No. However, you may reach a point where the expense of filing a case would outweigh any benefit received from discharging the debt. Also, filing a bankruptcy case is a serious matter that should not be taken lightly.
While there is technically no age limit, you have to reach the age of majority, 18 in Arkansas, to file without the need to have the case filed by an adult. In legal terms this is called “next friend.” Since minors generally can’t incur debt except for necessities, there is little reason for anyone under the age of majority to need to file a bankruptcy case.
While you can pay any creditor you choose after you file a Chapter 7 case, all creditors must be listed whether or not a debt is a dischargeable debt. In Chapter 13, as a general rule, the same type of debt must receive the same treatment. Accordingly, you cannot pay one credit card debt at 10 cents on the dollar, inside the Chapter 13 plan, while paying another credit card debt in full outside the plan.
Yes, in a Chapter 7 case, assuming the lender finds you creditworthy. Quite honestly, a number of creditors will not give credit to someone who has filed a bankruptcy case. On the other hand, a number of creditors are quite willing to give you credit the minute that you receive your discharge. Remember that a debtor in a Chapter 13 case in the Northern District of West Virginia, as well as most other districts, may not obtain credit without court approval until discharge.
Yes and no. The closer you obtain a debt to the time of filing will leave you more likely to be sued by that creditor to have your debt declared non-dischargeable. You should always be prepared to inform your attorney of any debts incurred in the six months prior to filing as well as in the 70- and 90-day period prior to filing.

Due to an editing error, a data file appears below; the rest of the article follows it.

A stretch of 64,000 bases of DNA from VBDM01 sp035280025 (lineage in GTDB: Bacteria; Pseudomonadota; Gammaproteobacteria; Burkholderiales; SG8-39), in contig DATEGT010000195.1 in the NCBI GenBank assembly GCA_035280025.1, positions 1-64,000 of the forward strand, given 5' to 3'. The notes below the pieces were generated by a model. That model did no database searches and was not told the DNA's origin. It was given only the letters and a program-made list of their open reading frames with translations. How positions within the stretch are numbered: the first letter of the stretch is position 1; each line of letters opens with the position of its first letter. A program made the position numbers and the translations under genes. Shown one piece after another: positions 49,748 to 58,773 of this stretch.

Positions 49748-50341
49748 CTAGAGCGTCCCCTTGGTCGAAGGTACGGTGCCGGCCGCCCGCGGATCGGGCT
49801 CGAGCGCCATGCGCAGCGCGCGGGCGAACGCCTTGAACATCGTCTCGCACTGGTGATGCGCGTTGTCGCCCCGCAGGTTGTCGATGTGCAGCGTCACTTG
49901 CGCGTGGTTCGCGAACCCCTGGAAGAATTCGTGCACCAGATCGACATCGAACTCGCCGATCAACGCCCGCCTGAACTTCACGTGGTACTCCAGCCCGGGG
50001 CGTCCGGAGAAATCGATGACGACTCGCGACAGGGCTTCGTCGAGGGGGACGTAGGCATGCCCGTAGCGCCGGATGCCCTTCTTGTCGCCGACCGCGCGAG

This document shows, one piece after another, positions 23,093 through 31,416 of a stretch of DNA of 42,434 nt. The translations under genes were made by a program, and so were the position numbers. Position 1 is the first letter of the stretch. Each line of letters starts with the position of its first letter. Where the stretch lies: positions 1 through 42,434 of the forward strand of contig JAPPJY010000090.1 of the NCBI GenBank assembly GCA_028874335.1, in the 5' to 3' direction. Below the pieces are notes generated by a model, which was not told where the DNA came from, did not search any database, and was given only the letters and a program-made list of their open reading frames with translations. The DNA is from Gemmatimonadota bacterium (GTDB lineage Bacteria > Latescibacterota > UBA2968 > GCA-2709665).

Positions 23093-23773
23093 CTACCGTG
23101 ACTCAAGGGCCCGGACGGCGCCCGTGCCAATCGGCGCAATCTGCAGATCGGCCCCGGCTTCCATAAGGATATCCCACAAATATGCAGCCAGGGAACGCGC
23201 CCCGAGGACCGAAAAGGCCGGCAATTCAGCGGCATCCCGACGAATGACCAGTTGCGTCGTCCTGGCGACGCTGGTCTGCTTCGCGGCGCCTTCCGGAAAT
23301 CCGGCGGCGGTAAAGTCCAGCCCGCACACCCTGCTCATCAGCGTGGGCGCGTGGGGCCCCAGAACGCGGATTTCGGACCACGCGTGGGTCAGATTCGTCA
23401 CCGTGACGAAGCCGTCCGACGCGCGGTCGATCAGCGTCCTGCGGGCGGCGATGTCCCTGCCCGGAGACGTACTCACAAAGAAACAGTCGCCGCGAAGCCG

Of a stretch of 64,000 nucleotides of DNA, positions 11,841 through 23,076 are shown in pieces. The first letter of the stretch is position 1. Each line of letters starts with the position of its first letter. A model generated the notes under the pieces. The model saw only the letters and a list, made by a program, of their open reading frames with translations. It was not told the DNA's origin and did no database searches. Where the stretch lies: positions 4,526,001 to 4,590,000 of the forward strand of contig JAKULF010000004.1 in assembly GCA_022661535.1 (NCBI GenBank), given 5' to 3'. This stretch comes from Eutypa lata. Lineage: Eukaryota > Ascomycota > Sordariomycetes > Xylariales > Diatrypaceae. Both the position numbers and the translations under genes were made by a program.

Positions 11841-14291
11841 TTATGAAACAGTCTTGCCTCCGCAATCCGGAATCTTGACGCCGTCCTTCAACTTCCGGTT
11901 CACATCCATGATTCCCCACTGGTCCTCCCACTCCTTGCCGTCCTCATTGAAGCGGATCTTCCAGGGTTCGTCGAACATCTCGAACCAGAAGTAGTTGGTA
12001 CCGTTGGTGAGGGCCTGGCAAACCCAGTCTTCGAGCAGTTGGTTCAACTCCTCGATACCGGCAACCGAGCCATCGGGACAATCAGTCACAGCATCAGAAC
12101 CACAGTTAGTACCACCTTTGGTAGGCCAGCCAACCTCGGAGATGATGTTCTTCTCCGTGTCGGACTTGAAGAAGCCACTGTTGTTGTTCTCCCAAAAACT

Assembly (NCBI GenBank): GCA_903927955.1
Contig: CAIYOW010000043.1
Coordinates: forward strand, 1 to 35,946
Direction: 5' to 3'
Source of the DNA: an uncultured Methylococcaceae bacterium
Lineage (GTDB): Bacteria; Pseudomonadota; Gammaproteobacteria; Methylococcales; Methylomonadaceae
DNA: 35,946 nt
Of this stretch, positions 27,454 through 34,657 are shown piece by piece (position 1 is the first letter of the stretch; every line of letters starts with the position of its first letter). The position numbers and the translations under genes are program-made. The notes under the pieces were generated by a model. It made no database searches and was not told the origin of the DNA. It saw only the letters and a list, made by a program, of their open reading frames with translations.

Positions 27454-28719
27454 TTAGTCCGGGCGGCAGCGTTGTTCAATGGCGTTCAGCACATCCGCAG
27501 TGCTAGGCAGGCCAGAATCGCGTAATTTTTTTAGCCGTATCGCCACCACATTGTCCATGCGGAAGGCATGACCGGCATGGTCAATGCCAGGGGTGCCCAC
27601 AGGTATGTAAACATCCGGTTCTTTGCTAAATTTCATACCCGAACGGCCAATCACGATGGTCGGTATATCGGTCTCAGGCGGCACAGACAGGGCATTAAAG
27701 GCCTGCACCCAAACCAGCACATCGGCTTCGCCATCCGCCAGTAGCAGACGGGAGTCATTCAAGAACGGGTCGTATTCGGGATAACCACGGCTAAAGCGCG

No. Only married persons may file a joint petition.
Yes you can, but if you live with your spouse, the spouse’s income must be considered for purposes of the Means Test. Also spousal year-to-date and income for the last two years must be set forth in the Statement of Financial Affairs that must be filed with the bankruptcy petition.
If you file a Chapter 7 bankruptcy case, the co-debtor remains responsible for the debt. It doesn’t matter who signed first on the loan document. If you file a Chapter 13 Bankruptcy case, there is a co-debtor stay for consumer debts. That means a co-debtor cannot be subject to any collection action on the debt without permission of the bankruptcy court during the pendency of the Chapter 13 case. If the co-signed debt is not paid in full by the Chapter 13 trustee, the balance of the debt may be collected from the co-debtor after the bankruptcy debtor is discharged.
If any of your dependents are personally liable for a debt, the fact that you file bankruptcy will have no effect on their continuing liability for the debt.